An evidence-based clinical practice guideline1 to inform physicians on the management of uncomplicated acute otitis media (AOM) among children ages two months through 12 years is now available. It was developed by the multidisciplinary Subcommittee on Management of Acute Otitis Media, which was composed of representatives from the American Academy of Pediatrics (AAP), the American Academy of Family Physicians (AAFP), and other relevant professional organizations. A summary of this clinical practice guideline appears in this issue of American Family Physician.2
Using a methodology similar to that used for the recent guideline on the management of otitis media with effusion,3 this AOM guideline is based on the best available published data as summarized in the Agency for Healthcare Research and Quality report on AOM4 and literature subsequently published through September 2003. Evidence-based statements contained in the AOM guideline1 follow AAP definitions, reflecting both the quality of evidence and the balance of benefit and harm.5
To highlight the key points, the guideline1 offers recommendations for accurate diagnosis, assessment, and treatment of pain, and the use of an observation option among selected patients, with interval reassessment.
The diagnosis of AOM requires that the clinician confirm a history of acute onset, identify signs of middle ear effusion, and evaluate for the presence of signs and symptoms of middle ear inflammation. [Recommendation] The degree of diagnostic certainty, which should be discussed with the child's caregiver, is important because of its impact on management strategies.
The management of AOM should include an assessment of pain. If pain is present, the clinician should recommend treatment to reduce pain. [Strong recommendation] Because episodes of AOM commonly are associated with varying levels of discomfort, management of pain should be addressed.
Observation without the use of antibacterial agents in a child with uncomplicated AOM is an option for selected children based on diagnostic certainty, age, illness severity, and assurance of follow-up. [Option] This “observation option” should be limited to otherwise healthy children six months to two years of age with nonsevere illness at presentationand an uncertain diagnosis,and to children two years of age and older without severe symptoms at presentation or with an uncertain diagnosis; access to follow-up care also should be ensured.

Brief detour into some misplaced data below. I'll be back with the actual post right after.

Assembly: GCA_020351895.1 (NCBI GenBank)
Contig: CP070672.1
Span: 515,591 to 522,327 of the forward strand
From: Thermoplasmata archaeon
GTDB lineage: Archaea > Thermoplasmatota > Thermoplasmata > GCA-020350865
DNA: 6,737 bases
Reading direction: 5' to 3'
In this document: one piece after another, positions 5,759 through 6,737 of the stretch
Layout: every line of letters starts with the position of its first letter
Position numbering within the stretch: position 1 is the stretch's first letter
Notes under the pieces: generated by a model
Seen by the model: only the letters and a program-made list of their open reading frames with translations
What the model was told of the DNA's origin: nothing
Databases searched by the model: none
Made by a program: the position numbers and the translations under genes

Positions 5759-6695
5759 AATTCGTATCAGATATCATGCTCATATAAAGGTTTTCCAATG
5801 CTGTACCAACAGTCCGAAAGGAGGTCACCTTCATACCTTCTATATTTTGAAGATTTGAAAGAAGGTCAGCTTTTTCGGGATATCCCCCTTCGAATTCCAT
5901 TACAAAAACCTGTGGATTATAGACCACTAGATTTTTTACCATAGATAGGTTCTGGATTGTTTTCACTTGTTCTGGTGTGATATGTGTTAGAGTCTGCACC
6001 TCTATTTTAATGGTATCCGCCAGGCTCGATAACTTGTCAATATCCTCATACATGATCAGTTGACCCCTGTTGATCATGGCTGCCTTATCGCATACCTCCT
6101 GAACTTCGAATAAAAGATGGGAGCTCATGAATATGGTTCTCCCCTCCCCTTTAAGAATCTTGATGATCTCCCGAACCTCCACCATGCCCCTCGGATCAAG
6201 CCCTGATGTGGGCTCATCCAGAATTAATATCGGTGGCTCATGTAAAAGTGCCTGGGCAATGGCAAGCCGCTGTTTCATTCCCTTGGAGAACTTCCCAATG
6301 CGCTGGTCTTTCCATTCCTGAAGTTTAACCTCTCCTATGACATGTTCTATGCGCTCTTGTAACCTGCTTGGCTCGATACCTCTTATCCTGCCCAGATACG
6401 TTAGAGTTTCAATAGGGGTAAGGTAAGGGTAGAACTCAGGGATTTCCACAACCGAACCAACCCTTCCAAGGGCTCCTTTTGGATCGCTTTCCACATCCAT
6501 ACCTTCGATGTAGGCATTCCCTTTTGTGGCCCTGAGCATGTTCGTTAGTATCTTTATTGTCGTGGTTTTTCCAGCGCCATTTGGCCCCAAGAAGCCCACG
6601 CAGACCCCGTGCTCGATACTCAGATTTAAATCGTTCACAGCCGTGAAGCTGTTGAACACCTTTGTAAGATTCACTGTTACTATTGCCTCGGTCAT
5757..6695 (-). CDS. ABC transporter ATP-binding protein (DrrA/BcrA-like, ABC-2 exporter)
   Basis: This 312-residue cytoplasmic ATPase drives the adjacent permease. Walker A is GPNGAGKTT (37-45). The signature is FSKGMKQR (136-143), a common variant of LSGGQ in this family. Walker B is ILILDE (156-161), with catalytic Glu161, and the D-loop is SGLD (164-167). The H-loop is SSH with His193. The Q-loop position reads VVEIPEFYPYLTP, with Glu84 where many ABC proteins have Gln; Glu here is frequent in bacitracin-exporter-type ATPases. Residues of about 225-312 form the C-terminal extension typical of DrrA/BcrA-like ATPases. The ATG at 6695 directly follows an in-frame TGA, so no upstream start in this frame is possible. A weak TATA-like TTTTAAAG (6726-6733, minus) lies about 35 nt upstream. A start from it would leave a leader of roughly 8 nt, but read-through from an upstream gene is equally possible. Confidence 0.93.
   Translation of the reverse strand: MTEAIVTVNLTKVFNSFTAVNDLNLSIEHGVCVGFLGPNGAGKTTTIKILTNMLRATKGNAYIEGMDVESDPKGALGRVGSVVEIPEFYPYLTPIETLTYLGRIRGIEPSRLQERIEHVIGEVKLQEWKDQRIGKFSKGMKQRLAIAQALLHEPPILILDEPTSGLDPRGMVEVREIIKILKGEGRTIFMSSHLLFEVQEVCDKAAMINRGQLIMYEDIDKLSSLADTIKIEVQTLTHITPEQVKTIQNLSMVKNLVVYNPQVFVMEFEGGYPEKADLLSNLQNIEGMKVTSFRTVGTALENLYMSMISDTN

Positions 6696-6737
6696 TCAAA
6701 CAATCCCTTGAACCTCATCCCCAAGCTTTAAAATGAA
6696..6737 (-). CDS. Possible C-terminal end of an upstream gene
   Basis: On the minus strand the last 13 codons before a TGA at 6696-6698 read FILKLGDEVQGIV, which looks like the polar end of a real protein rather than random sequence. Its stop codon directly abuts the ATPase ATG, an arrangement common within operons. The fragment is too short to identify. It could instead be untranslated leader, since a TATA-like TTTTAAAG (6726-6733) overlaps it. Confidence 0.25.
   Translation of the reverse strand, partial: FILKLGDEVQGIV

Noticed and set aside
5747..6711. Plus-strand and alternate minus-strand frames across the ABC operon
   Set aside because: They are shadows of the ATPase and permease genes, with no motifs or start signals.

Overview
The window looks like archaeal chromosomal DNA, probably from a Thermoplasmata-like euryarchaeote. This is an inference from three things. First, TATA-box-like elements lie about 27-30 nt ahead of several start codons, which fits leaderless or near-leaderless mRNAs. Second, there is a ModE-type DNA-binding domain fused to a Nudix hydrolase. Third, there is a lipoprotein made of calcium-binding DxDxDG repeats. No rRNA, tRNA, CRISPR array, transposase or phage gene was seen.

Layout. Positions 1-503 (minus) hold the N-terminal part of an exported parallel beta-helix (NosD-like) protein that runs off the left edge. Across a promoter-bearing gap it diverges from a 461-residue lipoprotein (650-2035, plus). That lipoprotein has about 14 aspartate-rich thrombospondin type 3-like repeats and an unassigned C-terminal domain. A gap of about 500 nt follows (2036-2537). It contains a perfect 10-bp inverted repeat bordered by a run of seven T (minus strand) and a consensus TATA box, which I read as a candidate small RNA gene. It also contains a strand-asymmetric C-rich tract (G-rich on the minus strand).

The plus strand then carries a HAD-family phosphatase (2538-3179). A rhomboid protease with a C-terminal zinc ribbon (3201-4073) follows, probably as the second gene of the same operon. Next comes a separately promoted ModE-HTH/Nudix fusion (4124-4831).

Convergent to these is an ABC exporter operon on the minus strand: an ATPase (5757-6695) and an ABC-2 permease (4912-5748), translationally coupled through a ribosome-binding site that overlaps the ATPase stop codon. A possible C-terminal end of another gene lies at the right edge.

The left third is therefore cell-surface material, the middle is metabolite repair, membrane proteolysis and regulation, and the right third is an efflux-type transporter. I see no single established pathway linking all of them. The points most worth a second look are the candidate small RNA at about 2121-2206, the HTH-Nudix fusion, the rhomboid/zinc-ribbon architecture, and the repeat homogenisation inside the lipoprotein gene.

This observation option relies on clinical judgment and provides an opportunity for the patient to improve without antibacterial treatment. Most cases of AOM resolve, with 61 percent of children having decreased symptoms after 24 hours whether they receive placebo or antibacterial agents; by seven days, about 75 percent of children have resolution of symptoms.6 A meta-analysis4 showed that there was a 12 percent reduction in the clinical failure rate within two to seven days of diagnosis when ampicillin or amoxicillin was prescribed, compared with an initial use of placebo or observation (number needed to treat, 8).
If a decision is made to treat with an antibacterial agent, the clinician should prescribe amoxicillin for most children. [Recommendation] The justification to use amoxicillin as first-line therapy in most patients with AOM relates to its general effectiveness when used in sufficient dosages (80 to 90 mg per kg per day). The optimal duration of therapy is uncertain, and clinical judgment is advised.
Patients who fail to respond to the initial management option within 48 to 72 hours warrant reassessment to confirm AOM and exclude other causes of illness. If AOM is confirmed in the patient initially managed with observation, the clinician should begin anti-bacterial therapy. If the patient initially was managed with an antibacterial agent(s), the clinician should change the antibacterial agent(s). [Recommendation]
Clinicians should encourage the prevention of AOM through reduction of risk factors. [Recommendation] Risk factor reduction includes promoting the use of pneumococcal conjugate and influenza vaccines.
The guideline made no recommendation regarding the use of complementary and alternative medicine in the management of AOM because of the lack of evidence documenting efficacy. In addition, the guideline identifies multiple research issues for primary care researchers relating to the diagnosis and management of AOM.
Care providers represent an important ally to engage regarding monitoring and follow-up of children managed with the observation option. It should be noted, however, that these guidelines are not appropriate for all practice settings, and some may view these guidelines as controversial. These joint AOM guidelines provide valuable support for efforts to integrate evidence into clinical practice while potentially decreasing the unnecessary use of antibiotics.
The complete AOM guideline, along with a set of questions and answers related to the guideline, can be found at the AAFP Web site athttps://www.aafp.org/x26481.xml.